St. Louisans reflect on the legacy of Japanese American internment, 75 years after it started | St. Louis Public Radio

St. Louisans reflect on the legacy of Japanese American internment, 75 years after it started

Feb 16, 2017

Retired Lindenwood University professor Suzanne Sakahara was just six years old when she witnessed two FBI agents enter her house on Vashon Island, Washington, in 1942. They searched the house from top to bottom, looking for hunting rifles and radios for confiscation.

“They even looked in the kitchen at the length of our knives,” Sakahara said on Thursday’s St. Louis on the Air. “If you had too long of a knife, they confiscated it.”

This search was part of the rollback of rights granted to Japanese Americans and people of Japanese ancestry in the United States from 1942 to 1944.

Sunday, February 19 marks 75 years since President Roosevelt signed Executive Order 9066 in 1942, which cleared the way for the internment of Japanese Americans from the West Coast during World War II.

By June of 1942, more than 110,000 Japanese Americans were forced to leave behind their belongings, property and livelihoods to be relocated and incarcerated in internment camps across the country. It was not long after the above-mentioned search and seizure that Sakahara and her family would be forced to into an internment camp in California before they were sponsored by a local family to move to and live in St. Louis.

During that time, some Japanese Americans were able to find shelter at inland university programs that would sponsor them away from the internment camps. One such institution was Washington University in St. Louis.

Related: Noted St. Louis architect recounts incredible journey from Japanese American internment to Wash U

In 1944, when the internment orders were lifted, many Japanese Americans who were interned in camps in Arkansas came to St. Louis in search of a new life.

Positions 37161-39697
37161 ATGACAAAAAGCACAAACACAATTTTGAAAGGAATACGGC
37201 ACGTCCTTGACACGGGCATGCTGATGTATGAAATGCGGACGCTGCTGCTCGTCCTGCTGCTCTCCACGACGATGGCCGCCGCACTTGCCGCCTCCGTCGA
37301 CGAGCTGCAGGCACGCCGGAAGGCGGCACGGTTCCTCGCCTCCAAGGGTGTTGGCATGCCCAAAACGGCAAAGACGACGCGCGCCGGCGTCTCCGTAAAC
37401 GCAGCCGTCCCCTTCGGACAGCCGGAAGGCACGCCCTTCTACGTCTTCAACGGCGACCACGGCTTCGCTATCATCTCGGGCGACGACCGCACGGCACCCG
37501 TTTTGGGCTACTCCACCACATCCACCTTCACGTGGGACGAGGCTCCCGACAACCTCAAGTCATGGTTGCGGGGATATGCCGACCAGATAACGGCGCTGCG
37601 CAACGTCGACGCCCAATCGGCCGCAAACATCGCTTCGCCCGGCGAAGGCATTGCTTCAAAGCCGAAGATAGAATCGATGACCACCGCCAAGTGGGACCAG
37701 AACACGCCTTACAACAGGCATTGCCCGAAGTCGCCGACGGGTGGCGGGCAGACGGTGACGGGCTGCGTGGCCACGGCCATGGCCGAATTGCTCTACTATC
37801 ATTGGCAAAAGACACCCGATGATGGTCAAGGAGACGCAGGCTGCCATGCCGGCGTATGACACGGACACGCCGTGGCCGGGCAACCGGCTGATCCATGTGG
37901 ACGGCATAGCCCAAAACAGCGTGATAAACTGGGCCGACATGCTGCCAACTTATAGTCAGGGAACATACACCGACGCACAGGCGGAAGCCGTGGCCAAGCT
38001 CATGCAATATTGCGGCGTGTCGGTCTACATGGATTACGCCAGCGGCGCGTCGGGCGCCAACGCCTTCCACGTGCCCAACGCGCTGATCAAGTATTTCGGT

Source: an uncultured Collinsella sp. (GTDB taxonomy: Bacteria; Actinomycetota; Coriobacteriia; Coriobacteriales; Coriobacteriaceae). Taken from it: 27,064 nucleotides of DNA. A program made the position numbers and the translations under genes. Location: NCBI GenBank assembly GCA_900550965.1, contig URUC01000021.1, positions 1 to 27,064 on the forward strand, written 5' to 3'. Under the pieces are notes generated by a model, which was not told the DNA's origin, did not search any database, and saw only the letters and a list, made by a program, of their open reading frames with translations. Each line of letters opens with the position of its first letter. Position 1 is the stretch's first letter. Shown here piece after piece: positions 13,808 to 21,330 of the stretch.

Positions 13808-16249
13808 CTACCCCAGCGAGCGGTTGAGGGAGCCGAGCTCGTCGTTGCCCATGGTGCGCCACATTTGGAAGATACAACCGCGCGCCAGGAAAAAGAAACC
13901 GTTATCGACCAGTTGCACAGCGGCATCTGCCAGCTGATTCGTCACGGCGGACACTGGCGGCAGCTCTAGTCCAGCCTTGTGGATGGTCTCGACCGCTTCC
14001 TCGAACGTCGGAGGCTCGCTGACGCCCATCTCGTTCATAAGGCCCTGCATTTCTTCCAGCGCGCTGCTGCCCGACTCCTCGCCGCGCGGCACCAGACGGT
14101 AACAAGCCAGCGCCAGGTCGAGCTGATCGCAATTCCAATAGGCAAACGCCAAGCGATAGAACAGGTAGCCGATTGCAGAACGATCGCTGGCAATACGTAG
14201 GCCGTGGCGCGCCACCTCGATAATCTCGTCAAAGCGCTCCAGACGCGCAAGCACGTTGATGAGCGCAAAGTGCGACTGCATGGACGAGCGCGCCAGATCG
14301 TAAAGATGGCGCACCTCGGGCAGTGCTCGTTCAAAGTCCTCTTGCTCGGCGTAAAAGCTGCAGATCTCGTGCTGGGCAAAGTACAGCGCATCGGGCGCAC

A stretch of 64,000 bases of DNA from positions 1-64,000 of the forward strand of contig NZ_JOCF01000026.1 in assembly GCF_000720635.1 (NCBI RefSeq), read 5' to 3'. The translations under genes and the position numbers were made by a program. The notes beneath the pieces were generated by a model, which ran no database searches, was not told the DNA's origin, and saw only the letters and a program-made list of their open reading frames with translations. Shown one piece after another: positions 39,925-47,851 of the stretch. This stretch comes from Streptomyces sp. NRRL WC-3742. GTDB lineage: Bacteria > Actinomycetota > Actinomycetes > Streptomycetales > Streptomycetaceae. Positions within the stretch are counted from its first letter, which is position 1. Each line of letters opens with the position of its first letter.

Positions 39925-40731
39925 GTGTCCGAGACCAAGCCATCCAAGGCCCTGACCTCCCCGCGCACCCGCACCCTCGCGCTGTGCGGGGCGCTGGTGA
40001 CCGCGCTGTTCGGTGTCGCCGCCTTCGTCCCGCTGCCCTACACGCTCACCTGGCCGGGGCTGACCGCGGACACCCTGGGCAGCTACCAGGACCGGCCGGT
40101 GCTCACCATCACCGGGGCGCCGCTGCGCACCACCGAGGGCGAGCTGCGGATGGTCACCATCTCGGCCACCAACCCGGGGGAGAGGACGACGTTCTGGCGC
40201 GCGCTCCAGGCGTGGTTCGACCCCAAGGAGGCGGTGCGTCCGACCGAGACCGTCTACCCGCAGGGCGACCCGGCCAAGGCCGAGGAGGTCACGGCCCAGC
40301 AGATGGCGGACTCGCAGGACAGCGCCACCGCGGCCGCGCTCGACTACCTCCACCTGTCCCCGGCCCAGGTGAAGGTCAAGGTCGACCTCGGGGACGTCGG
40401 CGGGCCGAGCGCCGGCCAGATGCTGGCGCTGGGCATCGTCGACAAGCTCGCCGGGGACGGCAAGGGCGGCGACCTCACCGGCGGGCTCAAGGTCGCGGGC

On Thursday’s St. Louis on the Air, we devoted our entire program, hosted by Stephanie Lecci, to looking back at this dark period of American history. We heard from several guests with personal and historical understanding of the years of Japanese American internment, including Suzanne Sakahara.

Rebecca Copeland, a professor of Japanese Language & Literature at Washington University, and Rob Maesaka, a playwright and teacher at Wydown Middle School, also joined the program. Maesaka is in the process of digitally archiving oral histories of St. Louisans who were interned during that time period. He is also working on a play about internment, a follow-up to his 2015 play “White to Gray” about Japanese Americans after Pearl Harbor

Listen:

Related: 75 years later: St. Louis memories of the Pearl Harbor attacks, the ‘date which will live in infamy’

How it began

Copeland laid the groundwork for the executive order that would change so many lives, saying that prior to World War II, Japanese Americans had been playing a more and more important role in the West Coast economy and that there had a been a history of immigration bans against the Japanese even before Executive Order 9066.

“First generation Japanese who immigrated to the United States were not allowed to own the land they worked, naturalize or keep their savings in banks,” Copeland said. “Their children, however, were entitled to the privileges of American citizens. Their success invited jealousy and animosity from others on the West Coast. When the [Pearl Harbor] attack occurred, it was an opportune moment for many of these voices to express fear of Japanese Americans.”

A Japanese American unfurled this banner the day after the Pearl Harbor attack. This Dorothea Lange photograph was taken in March 1942, just prior to the man's internment.
Credit Dorothea Lange | Wikimedia Commons

A tremendous amount of pressure from West Coast politicians, including the governor of the state and mayor of Los Angeles, influenced President Roosevelt to implement an order to incarcerate people of Japanese ancestry. This was met with enthusiasm from General John DeWitt, who was the commanding general of the Western Defense Command, and had extraordinary bias against Japanese Americans.